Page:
The root cause of this bug was a race condition while using the ControllerBrokerRequestBatch that assumes synchronization at the caller. This patch synchronizes access to the ControllerBrokerRequestBatch while sending out the StopReplicaRequest.
While working on this and testing the patch, I noticed some inefficiency with the controller shutdown API. When we move the leader for a partition one at a time, we also remove the broker being shutdown from the ISR. This involves at least one read and one write per partition to zookeeper, sometimes more. Besides being slow, this operation is not effective. This is because the broker being shutdown still has alive fetchers to the new leader before it receives and acts on the StopReplicaRequest. So the new leader adds it back to the ISR anyways.
Then I thought I could move it to the end of the controlled shutdown API where we check if all partitions are successfully moved, then send StopReplicaRequest to the broker being shut down. Right after this, we could move the replica to Offline and remove it from ISR as part of that operation. Even if we can invoke this operation as a batch, it will still be slow since the zookeeper reads/writes will happen serially. Also, I realized this is not required as well for 2 reasons -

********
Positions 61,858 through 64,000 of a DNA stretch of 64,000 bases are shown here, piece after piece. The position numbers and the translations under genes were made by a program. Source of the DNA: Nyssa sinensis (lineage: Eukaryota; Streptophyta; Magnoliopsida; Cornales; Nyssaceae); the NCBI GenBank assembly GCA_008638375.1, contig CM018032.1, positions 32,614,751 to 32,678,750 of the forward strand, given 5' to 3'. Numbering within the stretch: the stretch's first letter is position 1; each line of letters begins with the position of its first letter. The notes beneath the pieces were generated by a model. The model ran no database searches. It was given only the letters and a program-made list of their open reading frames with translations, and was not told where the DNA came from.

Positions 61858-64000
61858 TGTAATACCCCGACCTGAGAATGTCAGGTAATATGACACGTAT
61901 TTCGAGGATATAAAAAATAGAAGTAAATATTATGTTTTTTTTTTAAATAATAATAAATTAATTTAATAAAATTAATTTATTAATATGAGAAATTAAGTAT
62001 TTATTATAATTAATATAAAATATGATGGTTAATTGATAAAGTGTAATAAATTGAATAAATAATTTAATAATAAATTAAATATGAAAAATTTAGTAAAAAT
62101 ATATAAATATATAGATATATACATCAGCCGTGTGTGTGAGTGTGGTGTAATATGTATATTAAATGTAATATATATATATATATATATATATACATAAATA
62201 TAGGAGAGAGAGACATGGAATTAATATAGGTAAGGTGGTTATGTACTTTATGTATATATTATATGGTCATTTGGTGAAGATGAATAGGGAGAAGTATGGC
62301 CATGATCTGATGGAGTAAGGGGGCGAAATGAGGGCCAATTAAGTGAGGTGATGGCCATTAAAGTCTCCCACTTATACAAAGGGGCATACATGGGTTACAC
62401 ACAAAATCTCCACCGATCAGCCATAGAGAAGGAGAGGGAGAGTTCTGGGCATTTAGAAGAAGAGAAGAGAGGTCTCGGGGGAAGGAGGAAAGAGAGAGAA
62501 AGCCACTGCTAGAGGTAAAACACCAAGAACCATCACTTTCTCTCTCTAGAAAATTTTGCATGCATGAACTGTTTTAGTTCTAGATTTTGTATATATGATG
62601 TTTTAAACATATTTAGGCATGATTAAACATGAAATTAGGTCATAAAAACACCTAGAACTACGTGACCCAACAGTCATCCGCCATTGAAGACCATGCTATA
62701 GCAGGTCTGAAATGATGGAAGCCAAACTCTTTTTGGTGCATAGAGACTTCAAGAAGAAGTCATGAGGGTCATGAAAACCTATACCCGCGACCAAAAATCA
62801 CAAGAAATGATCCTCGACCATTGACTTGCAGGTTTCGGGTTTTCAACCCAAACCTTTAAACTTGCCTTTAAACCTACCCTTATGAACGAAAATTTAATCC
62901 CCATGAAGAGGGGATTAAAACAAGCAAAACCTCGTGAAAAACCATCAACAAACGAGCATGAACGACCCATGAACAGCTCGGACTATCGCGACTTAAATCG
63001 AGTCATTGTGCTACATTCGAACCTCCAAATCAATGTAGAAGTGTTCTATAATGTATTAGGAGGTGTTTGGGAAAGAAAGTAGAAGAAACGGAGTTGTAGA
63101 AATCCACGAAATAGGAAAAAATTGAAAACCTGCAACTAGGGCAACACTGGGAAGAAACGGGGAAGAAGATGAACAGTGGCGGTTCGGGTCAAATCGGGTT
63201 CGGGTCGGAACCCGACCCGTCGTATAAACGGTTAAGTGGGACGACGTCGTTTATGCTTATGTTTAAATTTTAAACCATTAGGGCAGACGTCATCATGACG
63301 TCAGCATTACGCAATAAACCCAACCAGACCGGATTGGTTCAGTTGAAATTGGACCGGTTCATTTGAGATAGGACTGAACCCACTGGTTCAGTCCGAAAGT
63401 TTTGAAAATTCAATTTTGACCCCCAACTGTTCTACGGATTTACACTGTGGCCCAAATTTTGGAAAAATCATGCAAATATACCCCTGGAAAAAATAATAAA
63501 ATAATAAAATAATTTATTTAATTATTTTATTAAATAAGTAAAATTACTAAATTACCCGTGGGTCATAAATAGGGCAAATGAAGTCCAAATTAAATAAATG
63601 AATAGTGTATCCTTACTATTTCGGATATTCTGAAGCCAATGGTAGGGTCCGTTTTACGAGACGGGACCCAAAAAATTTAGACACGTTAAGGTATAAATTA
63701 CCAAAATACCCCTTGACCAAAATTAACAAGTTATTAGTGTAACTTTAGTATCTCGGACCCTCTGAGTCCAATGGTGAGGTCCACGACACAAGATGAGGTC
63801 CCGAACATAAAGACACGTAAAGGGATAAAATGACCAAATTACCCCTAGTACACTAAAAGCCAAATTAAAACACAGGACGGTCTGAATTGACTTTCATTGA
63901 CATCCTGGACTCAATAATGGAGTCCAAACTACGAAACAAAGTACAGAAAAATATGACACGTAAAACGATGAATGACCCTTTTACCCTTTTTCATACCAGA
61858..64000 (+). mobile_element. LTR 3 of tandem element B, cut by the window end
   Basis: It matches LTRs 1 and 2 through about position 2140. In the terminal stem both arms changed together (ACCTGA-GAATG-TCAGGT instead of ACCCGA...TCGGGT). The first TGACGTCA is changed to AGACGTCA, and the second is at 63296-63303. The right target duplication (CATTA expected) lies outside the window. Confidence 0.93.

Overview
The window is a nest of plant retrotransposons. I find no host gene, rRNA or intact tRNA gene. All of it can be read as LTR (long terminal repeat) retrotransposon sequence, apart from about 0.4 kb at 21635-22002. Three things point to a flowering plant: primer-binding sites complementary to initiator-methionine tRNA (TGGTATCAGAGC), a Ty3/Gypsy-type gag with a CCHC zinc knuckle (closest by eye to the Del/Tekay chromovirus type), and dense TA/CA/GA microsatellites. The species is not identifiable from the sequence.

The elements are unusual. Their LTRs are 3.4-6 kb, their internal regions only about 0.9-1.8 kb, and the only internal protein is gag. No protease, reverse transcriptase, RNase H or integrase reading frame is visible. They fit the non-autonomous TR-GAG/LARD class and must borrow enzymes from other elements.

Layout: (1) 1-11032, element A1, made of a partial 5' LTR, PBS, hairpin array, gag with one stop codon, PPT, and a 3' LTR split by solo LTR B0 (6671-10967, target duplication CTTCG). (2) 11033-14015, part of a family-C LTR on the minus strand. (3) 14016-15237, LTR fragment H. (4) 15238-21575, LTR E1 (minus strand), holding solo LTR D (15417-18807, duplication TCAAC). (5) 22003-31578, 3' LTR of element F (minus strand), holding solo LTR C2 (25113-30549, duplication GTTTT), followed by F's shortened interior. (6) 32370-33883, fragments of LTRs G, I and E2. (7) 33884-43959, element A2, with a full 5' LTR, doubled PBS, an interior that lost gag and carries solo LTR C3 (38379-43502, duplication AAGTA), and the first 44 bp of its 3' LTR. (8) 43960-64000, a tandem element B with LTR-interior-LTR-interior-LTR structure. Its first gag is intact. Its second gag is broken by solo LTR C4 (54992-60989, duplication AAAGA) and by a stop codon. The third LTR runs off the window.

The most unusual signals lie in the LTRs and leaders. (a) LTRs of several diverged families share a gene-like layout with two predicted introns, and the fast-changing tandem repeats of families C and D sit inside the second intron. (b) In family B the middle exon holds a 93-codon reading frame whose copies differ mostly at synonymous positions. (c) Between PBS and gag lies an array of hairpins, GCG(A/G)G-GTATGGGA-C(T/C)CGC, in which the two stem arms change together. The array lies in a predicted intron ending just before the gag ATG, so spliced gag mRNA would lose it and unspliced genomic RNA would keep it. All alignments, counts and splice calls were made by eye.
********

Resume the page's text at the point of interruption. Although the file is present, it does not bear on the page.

1. Since the shutting broker is sent the StopReplicaRequest, it will stop the fetcher and fall out of ISR. Until then, as long as the controller doesn't failover, it will not be elected as the leader, even if it is in the ISR, since it is one of the shuttingDownBrokers.
2. Even if the controller fails over, by the time the new controller has initialized and is ready to serve, the StopReplicaRequest would've ensured that the shutdown broker is no longer in the ISR. And until the controller fails over, there cannot be any leader election anyway.
I've tested this patch on a 7 node cluster that continuously gets rolling bounced and has ~100 producers sending production data to it with ~1000 consumers consuming data from it.